Actions & Automation in Photoshop® for Beginners

Lesson 11/11 - Actions and Beyond


Actions & Automation in Photoshop® for Beginners


Lesson Info

Actions and Beyond

There're all sorts other things we can do with Actions than automation. We're literally just scratching the surface. Let me just show you one other 'cause I think it's kind of a cool concept. One of the problems with making Actions is often times I need to put in a stop that tells somebody to select the important part of their image, like select the subject of your picture. Because an Action, it can't look at this and know what the picture's of. How's it supposed to select an Action when all we're doing is we have the normal selection tools, and how're we supposed to get that thing selected? Well, know that in a recent version of Photoshop they added a command. It's found under the Select menu, and it's just called Subject, and I think it's pretty cool for Actions, because when I tell it to select the subject, and I've never tested it on this image, but we'll see. It might take it a teeny bit of time to analyze that picture, but look at what it just did. So, what if my Action was to ge...

t it to do that, select inverse to get the opposite, and make that area black and white? Suddenly my subject is on a black and white background, correct? And if I were to do that, using adjustment layers, then this selection would get converted into what's known as a mask, and therefore they could fine tune it later, because Select Subject is not always this good. If you give it a simple blue sky, sure. But give it a tree and something else behind it, and it might be approximate. But what if in your Action it could actually select the subject in your photograph, and then do something like blur the background or something like that, and just at the last step of the Action insert a stop, and tell it hey, now paint with black and white on the mask that's on the resulting layer to fine tune the selection? And then suddenly you can make even more useful Actions. Okay? Now with this, you do need to learn even more about Actions to get good at them because the main thing is troubleshooting and testing. Some of the things to think about, or when you test things, you might wanna come up with five or six different images that are your standard test images. And what I would do with those standard test images is have one that has a background layer. Have one that does not. You know, it has a layer called you know, my special layer. Have one that has a type layer in it that is active when you save it, so that if your Action tries to do something like run a filter, it just might not stop working right there. Have a small image, and have a big image. As a really thing to test it, make one black and white because things that are just color won't be available if you're in Grayscale mode. Okay? So there are all sorts of other things to learn about Actions that are just beyond the scope of this class because this is getting started. It's for beginners with Actions. Know that there is more. There's other stuff you can learn, but those are some of the things you might wanna test. And explore the choices that are found in the side menu of the Actions panel. A few of them we've used. Insert Menu Item for things that are usually skipped. Insert Stop for things that you wanna give instructions on. Conditional. Conditional? With a Conditional you can say, "Apply this Action if it's a horizontal picture, otherwise apply a different Action." You can tell it to go two different directions. Apply this Action if it's in certain color mode, otherwise do the other. Allow Tool Recording. If you ever try to use your paint brush, you're gonna put your signature in there and it just doesn't record it. It skips it. Turn on that option. It'll have a checkbox next to it, and that means it can do that. Anyway there's lots to learn in there. But Actions, I find if you're really gonna be using Photoshop efficiently and often, it's really worth the investment of time to start experimenting and playing with them, but they also can be frustrating. The main frustration for me that I've been bugging Adobe about for decades is the Undo command is ignored. So, if you mess up, you're gonna have undone a step, Undo is not recorded. And then you'll do the correct step. So you have the wrong step still in there. And the other. So therefore you have to go back into your Action and delete the step that needed to be undone. Okay? Anyway, hopefully you'll spend the time to experiment enough with Actions to make them useful.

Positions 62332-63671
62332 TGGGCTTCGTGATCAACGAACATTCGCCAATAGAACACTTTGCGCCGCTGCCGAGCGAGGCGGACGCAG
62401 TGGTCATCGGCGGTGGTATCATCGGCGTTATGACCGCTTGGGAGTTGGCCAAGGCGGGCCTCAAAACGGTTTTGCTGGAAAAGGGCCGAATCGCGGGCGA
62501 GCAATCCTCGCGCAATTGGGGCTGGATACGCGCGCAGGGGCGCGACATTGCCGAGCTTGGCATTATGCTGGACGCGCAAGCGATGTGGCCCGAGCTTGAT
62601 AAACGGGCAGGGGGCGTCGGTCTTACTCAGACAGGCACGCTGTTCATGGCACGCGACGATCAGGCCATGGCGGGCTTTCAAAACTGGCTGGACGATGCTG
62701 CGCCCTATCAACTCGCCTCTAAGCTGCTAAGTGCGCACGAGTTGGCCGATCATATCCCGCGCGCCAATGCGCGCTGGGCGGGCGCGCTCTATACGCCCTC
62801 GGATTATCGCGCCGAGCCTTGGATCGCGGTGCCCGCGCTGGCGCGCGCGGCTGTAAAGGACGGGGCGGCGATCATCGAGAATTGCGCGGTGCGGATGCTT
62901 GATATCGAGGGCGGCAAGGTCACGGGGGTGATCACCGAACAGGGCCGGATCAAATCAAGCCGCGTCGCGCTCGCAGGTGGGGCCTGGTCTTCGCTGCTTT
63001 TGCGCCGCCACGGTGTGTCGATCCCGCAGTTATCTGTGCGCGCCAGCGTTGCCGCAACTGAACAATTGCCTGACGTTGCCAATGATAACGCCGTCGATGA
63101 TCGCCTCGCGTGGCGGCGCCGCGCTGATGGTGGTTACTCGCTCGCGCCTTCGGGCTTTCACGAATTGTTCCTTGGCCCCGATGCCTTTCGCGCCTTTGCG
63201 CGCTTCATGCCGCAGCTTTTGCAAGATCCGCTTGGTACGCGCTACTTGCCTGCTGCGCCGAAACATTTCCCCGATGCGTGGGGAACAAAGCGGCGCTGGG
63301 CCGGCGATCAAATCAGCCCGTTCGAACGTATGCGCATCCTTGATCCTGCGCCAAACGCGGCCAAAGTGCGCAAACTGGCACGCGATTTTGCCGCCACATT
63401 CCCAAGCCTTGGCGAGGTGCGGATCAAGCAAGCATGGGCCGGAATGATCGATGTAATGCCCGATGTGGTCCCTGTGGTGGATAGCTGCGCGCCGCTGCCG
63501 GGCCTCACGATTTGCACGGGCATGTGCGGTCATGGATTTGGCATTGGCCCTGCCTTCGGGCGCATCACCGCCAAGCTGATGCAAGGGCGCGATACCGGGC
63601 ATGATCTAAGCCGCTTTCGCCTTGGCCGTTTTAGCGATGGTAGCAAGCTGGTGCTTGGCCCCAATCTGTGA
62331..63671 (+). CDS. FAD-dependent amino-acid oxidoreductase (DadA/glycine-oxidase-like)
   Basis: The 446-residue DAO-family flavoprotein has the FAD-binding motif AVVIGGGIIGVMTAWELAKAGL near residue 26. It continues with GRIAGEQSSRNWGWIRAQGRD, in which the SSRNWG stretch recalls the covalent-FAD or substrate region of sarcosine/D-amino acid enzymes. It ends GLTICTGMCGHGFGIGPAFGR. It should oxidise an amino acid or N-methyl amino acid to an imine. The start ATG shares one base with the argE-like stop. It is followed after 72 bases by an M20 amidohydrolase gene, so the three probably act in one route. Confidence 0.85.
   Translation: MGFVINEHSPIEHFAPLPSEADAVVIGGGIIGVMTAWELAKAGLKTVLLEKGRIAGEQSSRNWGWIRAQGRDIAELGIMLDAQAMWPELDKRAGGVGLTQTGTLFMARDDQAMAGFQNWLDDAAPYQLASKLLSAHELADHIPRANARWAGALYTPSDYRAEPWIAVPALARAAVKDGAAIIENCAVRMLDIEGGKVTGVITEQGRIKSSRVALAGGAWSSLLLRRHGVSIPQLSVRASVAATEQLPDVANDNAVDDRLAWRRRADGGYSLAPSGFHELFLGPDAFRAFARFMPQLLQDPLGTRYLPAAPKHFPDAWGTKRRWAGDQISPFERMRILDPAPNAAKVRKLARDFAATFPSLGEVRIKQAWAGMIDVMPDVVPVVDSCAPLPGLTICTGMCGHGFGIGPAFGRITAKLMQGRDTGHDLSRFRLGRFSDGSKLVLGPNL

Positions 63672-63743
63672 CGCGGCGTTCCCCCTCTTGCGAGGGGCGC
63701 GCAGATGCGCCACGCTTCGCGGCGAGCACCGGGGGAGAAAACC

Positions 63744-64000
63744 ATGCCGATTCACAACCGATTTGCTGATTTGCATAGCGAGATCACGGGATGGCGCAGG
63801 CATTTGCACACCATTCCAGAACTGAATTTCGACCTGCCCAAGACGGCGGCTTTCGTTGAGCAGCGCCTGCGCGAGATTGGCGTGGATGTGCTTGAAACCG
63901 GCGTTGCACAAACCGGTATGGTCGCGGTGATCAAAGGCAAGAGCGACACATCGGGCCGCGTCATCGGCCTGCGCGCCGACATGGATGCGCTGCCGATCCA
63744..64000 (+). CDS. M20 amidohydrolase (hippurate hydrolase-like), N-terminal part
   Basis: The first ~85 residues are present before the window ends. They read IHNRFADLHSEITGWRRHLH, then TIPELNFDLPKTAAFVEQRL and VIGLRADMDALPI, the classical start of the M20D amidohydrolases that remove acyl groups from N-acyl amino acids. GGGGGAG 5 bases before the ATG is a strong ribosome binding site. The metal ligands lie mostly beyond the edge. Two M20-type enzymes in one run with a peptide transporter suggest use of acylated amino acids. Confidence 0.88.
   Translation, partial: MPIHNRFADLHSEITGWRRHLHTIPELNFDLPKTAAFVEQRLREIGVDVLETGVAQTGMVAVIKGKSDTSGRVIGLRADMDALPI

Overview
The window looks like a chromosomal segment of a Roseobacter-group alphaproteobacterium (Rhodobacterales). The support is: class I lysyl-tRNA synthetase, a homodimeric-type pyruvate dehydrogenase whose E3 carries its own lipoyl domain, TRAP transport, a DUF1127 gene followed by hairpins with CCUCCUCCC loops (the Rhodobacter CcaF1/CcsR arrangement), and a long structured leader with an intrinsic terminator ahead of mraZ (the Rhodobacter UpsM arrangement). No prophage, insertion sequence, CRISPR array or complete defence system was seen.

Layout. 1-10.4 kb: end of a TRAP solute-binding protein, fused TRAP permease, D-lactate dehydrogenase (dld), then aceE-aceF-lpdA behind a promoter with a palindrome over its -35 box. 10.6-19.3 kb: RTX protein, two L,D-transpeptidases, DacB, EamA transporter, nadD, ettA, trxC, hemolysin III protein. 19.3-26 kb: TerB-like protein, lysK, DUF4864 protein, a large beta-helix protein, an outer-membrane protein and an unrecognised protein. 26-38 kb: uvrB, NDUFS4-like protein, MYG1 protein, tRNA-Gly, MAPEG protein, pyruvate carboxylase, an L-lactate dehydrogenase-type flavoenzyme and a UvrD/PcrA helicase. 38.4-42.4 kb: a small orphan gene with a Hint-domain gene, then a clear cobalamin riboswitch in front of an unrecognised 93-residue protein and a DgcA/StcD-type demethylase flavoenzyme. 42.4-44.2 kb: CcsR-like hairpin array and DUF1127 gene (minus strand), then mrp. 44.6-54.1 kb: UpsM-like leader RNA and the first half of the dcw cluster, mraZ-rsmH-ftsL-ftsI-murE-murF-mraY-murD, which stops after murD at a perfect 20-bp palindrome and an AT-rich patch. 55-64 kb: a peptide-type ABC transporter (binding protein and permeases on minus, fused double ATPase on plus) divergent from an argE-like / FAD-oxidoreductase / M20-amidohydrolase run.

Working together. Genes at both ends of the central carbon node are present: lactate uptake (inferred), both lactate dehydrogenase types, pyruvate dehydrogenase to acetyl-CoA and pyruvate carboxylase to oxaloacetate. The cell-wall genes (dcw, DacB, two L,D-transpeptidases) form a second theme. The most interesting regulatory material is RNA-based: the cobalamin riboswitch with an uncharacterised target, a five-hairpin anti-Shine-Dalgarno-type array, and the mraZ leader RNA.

Class Description

Not only does Photoshop® allow you to create stunning images, it helps you work faster and more efficiently. Ben Willmore will show you how to automate many of the common tasks you do regularly and then apply those automations to large numbers of images in batch operations. In addition to teaching you well-known, simple automations, Ben will also cover more advanced concepts, like using subroutines, adding conditionals and prompting actions from within Adobe® Lightroom®.